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What do these clinical trial results mean? How product efficacy judgments are affected by data partitioning, framing, and quantification

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  • Biswas, Dipayan
  • Pechmann, Cornelia
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    Abstract

    Organizations often present data related to clinical trials, and other product efficacy information, in partitioned or aggregated formats, as successes or failures, and as frequencies or percentages. We examine how such different data presentation formats might interact to influence product efficacy judgments. The results of five experiments indicate that partitioned (vs. aggregated) frequency data affect judgments regarding perceived product efficacy and these effects are moderated by data frames (success vs. failure) and quantification (frequencies vs. percentages). Specifically, success-framed, partitioned, frequency data enhance product efficacy judgments and choice, while failure-framed, partitioned, frequency data have the opposite effects. However, these effects get attenuated when data are aggregated or presented as percentages.

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    File URL: http://www.sciencedirect.com/science/article/pii/S0749597811001348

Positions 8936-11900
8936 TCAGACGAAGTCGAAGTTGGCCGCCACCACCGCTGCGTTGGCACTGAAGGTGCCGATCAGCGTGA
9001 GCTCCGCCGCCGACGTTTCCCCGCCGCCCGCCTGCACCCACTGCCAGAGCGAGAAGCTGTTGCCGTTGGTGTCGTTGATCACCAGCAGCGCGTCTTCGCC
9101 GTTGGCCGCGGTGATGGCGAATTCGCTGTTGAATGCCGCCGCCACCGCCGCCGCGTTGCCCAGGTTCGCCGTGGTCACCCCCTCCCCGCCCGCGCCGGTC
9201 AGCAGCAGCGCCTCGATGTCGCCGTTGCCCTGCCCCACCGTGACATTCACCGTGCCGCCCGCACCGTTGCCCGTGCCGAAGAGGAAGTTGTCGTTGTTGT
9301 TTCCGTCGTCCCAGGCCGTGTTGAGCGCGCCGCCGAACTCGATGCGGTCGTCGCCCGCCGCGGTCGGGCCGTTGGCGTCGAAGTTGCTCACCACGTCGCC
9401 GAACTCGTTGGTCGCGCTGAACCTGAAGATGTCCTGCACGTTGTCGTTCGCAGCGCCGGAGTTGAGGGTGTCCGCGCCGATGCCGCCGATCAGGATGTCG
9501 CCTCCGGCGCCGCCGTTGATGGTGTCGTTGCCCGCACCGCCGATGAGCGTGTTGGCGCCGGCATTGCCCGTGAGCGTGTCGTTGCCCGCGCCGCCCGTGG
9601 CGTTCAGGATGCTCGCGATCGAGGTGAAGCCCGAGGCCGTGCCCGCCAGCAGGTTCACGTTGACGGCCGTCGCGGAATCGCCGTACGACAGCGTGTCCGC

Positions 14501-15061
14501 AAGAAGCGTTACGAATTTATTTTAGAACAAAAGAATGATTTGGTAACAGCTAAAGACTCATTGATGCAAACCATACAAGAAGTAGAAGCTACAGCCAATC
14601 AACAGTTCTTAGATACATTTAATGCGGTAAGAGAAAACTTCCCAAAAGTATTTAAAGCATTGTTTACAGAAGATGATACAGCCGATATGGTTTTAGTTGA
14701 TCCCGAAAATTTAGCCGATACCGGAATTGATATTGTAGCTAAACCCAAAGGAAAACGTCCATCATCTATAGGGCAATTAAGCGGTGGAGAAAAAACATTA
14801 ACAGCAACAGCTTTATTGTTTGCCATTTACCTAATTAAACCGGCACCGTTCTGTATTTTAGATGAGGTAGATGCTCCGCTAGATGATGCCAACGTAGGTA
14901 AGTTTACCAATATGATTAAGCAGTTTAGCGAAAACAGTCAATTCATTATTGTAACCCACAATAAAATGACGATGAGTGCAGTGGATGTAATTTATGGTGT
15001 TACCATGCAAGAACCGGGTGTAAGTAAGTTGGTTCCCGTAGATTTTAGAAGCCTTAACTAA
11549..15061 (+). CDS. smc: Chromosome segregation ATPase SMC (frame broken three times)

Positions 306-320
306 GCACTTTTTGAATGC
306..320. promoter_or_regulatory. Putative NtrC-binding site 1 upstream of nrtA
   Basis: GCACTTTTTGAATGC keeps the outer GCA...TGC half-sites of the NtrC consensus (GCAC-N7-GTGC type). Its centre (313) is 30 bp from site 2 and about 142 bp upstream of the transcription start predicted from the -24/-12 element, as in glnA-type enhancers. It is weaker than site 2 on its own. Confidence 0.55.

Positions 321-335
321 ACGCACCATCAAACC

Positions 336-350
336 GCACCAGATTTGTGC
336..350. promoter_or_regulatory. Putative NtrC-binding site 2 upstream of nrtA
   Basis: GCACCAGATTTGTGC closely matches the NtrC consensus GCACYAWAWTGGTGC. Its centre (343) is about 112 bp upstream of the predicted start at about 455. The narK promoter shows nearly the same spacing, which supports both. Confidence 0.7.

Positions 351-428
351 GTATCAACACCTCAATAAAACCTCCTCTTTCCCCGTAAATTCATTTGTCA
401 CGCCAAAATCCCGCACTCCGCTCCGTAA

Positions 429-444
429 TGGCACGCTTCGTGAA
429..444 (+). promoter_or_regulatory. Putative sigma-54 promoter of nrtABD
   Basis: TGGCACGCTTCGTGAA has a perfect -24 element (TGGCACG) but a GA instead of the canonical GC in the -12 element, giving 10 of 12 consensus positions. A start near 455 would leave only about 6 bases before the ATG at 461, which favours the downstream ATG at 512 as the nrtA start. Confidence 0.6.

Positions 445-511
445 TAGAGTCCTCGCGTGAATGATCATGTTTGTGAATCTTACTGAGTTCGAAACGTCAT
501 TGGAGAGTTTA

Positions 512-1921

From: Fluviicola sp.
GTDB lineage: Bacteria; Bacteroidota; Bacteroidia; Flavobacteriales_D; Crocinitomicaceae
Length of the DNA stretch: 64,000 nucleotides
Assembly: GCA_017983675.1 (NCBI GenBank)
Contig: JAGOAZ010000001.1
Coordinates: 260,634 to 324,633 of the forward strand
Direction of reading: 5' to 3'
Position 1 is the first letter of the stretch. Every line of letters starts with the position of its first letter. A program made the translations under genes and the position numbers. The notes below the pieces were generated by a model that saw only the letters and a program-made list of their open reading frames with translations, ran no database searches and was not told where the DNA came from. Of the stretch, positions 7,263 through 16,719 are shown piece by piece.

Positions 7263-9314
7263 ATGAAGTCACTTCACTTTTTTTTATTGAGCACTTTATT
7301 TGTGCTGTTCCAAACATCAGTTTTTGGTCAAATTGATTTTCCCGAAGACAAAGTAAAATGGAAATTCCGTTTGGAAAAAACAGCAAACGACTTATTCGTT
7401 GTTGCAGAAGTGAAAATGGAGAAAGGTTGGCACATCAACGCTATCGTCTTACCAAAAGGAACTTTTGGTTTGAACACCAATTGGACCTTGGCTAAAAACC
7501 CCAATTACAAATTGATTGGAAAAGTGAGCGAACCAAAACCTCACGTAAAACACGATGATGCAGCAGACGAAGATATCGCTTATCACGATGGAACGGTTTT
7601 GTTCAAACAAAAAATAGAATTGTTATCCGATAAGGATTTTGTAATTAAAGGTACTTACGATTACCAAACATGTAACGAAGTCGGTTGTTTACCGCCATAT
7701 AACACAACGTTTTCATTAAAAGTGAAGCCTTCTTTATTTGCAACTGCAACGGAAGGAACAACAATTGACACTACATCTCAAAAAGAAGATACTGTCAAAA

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    Bibliographic Info

    Article provided by Elsevier in its journal Organizational Behavior and Human Decision Processes.

    Volume (Year): 117 (2012)
    Issue (Month): 2 ()
    Pages: 341-350

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    Handle: RePEc:eee:jobhdp:v:117:y:2012:i:2:p:341-350

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    Web page: http://www.elsevier.com/locate/obhdp

    Related research

    Keywords: Partitioning; Framing; Quantification; Clinical trials; Product efficacy;

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    8. Einhorn, Hillel J & Hogarth, Robin M, 1986. "Decision Making under Ambiguity," The Journal of Business, University of Chicago Press, vol. 59(4), pages S225-50, October.
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    10. Menon, Geeta & Block, Lauren G & Ramanathan, Suresh, 2002. " We're at As Much Risk As We Are Led to Believe: Effects of Message Cues on Judgments of Health Risk," Journal of Consumer Research, University of Chicago Press, vol. 28(4), pages 533-49, March.
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